Monday, April 07, 2008


Amynah and I have a houseguest. This, in itself, is not unusual, as we’ve had houseguests every two months on average, since our arrival. On the other hand, most of our houseguests have been invited. And bipedal.

Our current guest is smaller, by a considerable margin, than any of our previous guests. We are assuming it is a mouse, though as we’ve yet to lay eyes on the critter we can’t say for certain. Given that we live on the fifth floor, it may be some native-to-France mouse-monkey hybrid that scaled the outside wall of our building and burrowed through the walls in order to raid my only-from-Canada stores of peanut butter.

The mouse has been making its presence felt for a while now, but, as with all unpleasant household chores , we ignored it for as long as possible, electing to pretend that the scrabbling we heard behind our bedroom wall was merely the sounds of the rodent on his way to visiting other apartments, not attempting to gain entry to ours.

Our delusion was spoiled, this weekend, when we returned from a movie to discover that the mouse had gained entry to our sanctuary, and shat on our bed. It was hard not to feel that there was some malice behind this.

In any case, despite being known in rodent circles as The White-Coated She Goddess of Destruction, Amynah was remarkably shaken by our fecal friend’s visit and so, the next day, we ventured forth to arm ourselves against his trespasses.

Sadly, while I’d have been happy to buy some variety of humane trap, our local hyper-marché only sold poison.* Desperate, we bought it, and now our apartment is replete with a proliferation of paper plates bearing pink poison.

It’s now been two days, none of the “rat cereal” (as our store receipt called it) has been touched, and it still sounds like there’s a pint-sized turnpike behind our walls. The Goddess of Destruction is sleeping in the living room, and I find myself sitting on my bed in the dark, clutching a frying pan, staring at the baseboards.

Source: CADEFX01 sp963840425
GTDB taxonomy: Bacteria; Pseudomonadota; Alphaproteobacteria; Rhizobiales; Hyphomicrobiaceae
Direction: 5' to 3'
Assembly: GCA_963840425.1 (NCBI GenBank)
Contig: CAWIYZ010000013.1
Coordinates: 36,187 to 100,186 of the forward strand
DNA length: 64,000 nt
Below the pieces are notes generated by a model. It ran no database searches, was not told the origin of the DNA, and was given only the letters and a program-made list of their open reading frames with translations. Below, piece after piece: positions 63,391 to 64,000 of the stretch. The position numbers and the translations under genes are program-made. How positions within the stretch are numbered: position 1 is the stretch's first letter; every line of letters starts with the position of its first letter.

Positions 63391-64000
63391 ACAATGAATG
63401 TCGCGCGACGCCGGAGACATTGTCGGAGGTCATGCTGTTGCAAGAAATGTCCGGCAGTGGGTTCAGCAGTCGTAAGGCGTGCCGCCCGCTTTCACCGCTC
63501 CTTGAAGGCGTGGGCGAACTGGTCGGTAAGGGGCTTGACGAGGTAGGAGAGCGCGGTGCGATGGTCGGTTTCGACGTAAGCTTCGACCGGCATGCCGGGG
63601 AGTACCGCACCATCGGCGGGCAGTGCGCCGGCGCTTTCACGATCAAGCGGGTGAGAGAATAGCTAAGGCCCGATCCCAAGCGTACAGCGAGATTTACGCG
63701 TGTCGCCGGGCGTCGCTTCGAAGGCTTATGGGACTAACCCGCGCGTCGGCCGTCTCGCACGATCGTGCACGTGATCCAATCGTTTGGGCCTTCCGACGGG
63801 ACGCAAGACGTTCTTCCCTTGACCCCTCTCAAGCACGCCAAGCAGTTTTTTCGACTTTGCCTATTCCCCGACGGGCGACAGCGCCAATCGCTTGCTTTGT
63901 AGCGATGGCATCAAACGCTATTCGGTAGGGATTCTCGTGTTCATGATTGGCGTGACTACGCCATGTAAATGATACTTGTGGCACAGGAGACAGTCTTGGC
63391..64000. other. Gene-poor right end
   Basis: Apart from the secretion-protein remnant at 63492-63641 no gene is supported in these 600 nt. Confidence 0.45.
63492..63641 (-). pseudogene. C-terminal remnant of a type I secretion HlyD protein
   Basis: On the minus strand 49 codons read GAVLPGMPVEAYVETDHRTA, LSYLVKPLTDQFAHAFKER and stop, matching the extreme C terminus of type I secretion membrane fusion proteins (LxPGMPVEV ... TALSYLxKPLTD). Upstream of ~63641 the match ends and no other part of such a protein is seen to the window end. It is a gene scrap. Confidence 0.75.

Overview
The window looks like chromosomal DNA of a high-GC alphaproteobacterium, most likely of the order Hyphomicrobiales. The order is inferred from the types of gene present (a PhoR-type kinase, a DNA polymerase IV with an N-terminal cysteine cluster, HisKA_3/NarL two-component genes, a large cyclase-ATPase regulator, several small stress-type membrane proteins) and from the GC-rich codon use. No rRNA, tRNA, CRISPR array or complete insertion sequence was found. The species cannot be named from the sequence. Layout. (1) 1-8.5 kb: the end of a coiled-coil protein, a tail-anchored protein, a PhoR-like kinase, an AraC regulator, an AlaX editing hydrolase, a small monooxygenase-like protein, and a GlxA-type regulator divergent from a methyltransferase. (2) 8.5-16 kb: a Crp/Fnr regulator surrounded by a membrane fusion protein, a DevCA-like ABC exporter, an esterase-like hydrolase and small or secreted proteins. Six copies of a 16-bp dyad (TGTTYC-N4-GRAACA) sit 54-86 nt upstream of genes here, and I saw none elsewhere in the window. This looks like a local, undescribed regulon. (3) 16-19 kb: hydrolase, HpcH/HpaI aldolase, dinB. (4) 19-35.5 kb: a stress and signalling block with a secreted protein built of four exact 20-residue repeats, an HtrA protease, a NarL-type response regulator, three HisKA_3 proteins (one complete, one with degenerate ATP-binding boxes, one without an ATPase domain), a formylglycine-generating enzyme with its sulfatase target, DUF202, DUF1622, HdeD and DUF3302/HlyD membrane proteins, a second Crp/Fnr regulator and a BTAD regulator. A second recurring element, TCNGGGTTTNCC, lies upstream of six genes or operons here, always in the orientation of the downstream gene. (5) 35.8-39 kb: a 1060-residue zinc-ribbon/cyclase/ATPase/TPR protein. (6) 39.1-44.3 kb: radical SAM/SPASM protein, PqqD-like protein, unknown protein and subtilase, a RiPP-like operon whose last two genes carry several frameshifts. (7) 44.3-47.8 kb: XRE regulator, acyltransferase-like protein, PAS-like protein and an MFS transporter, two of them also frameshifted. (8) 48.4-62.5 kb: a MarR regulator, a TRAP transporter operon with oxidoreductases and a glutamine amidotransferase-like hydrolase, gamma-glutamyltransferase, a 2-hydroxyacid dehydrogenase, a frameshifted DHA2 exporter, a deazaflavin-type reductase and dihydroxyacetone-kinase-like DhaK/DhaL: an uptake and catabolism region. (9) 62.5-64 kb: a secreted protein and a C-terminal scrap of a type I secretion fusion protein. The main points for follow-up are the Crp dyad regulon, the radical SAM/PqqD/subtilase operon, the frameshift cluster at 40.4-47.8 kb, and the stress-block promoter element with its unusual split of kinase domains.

There's been no sign of him near our food, with is a relief, though disquieting. What is it living on? Is it some kind of zombie mouse, gnawing through insulation and plaster in order to unleash its wrath on his human overlords?

* The attendant refused to tell us where in France we might purchase a regular trap, or any other kind, on the grounds that he’d be giving business to the competition. If you aren’t selling the product, how are they competition?


Shannon said...

WE lived with mice at the place we used to rent. One day I opened the garbage, and it was sitting on top munching away. Our landlord brought in the poison stuff too. It also had something in it that made the carcass not stink when the mouse died. Who knows how many non-stinky mouse skeletons were in the walls, as we're sure we weren't the first tenants to have seen a mouse.

Travis said...

Two cats, you'd think we'd have no problem with mice, right? The last time the little fellows showed up, they watched it scamper around the furniture and then went back to sleep. Once we hadn't fed them for three days they came round, though.

Travis said...

PETA members: Mark has never performed any of the below procedures or encouraged me to do so.

Ways in which I have inflicted death on mice: